Spain has long been a favoured location for film and TV crews, and the massively popular HBO fantasy drama series Game of Thrones is no exception.
In Seville, Lonely Planet’s Best in Travel City for 2018, the medieval Atarazanas (Royal Shipyards) and Mudéjar-Gothic-Renaissance Alcázar Real (Royal Palace) have both featured. And just outside the city, the Roman site of Itálica, in modern-day Santiponce, hosted a key scene in the penultimate episode of Season 7: Daenerys and Jon met Cersei in the Dragonpit of King’s Landing, originally built by the Targaryens, to negotiate an alliance against the Army of the Dead. Now the Roman city is again hosting a Game of Thrones shoot, this time for the show’s final season .
The amphitheatre at Itálica, which stands in for the Dragonpit, was the third-largest in the Roman Empire, seating 25,000 spectators – unusual for such a small town (population 8000); but then Itálica had powerful inhabitants, being the birthplace of two great Roman emperors: Trajan and Hadrian. To safeguard its future, the site has applied for Unesco World Heritage status.
Most probably, like in the previous episode filmed there (S7 E6), the Season 8 shoot will use the main arena of the amphitheatre, the underground open pit (where wild animals were kept before being released), and the tiered seating. For Season 7, a platform was built over the pit as a dais for the meeting between Houses Lannister, Stark/Snow and Targaryen.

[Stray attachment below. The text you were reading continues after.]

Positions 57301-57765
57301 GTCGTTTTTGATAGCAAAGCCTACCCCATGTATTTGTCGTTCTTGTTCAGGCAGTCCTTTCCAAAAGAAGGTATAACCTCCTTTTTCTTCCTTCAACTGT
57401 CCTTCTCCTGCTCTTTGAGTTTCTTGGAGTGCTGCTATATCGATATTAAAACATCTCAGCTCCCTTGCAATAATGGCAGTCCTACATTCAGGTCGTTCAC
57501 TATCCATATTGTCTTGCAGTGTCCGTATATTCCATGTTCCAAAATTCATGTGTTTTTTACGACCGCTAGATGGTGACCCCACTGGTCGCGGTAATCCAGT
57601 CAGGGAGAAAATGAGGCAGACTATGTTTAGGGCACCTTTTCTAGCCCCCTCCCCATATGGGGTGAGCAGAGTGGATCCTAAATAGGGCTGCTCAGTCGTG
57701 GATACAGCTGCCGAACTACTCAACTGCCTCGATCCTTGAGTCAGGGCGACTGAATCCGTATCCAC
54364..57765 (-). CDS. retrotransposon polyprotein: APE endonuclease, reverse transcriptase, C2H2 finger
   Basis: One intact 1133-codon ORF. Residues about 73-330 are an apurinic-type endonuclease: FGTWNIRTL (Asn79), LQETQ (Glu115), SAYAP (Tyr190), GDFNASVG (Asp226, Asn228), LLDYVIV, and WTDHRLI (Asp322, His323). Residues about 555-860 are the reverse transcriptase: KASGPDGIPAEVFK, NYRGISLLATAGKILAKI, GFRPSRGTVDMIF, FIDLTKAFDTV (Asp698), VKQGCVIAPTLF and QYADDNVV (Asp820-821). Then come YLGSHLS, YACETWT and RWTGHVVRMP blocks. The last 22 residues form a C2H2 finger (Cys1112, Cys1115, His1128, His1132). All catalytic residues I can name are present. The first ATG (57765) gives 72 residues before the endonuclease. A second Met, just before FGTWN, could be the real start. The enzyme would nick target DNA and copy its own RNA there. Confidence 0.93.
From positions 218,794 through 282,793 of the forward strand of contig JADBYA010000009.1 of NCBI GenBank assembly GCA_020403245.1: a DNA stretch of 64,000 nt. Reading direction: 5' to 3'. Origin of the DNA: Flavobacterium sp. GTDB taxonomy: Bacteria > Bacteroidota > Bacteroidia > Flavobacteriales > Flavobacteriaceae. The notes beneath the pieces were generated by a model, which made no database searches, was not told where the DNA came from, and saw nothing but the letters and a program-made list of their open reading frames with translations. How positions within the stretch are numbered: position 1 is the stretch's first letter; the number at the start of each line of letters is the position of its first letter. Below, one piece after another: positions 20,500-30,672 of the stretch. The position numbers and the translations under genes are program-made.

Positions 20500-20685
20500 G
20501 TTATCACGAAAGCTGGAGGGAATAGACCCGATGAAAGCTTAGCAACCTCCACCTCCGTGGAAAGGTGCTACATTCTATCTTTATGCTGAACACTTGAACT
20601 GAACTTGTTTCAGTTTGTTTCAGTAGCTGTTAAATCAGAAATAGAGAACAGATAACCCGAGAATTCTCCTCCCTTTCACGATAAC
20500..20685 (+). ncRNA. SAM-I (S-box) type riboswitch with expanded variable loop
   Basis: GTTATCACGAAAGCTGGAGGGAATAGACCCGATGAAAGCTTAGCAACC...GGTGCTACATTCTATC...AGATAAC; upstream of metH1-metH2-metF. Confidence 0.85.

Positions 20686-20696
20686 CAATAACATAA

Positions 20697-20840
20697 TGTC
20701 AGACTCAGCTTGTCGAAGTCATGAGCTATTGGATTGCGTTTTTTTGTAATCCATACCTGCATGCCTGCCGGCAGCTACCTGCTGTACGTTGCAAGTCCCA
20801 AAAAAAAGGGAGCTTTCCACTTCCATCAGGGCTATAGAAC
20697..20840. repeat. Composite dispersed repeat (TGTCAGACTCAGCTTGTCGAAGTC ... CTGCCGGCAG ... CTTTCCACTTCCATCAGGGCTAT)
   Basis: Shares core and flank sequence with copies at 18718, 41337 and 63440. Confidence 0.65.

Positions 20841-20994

Various cast (including – spoiler alert – Tyrion, Jaime, Sansa and Arya) and crew have now returned to Itálica to shoot a scene (or scenes) for the final season, with the site closed since 3 May. As ever, security is very tight; a ban on drones is being strictly enforced, with fines of up to €225,000 (US$265,178). The entire site of Itálica will remain closed to the public until 18 May; the site except the amphitheatre will be open from 19-27 May, and normal opening will resume from 29 May. Game of Thrones Season 8 will air in 2019.
Words: Fiona Flores Watson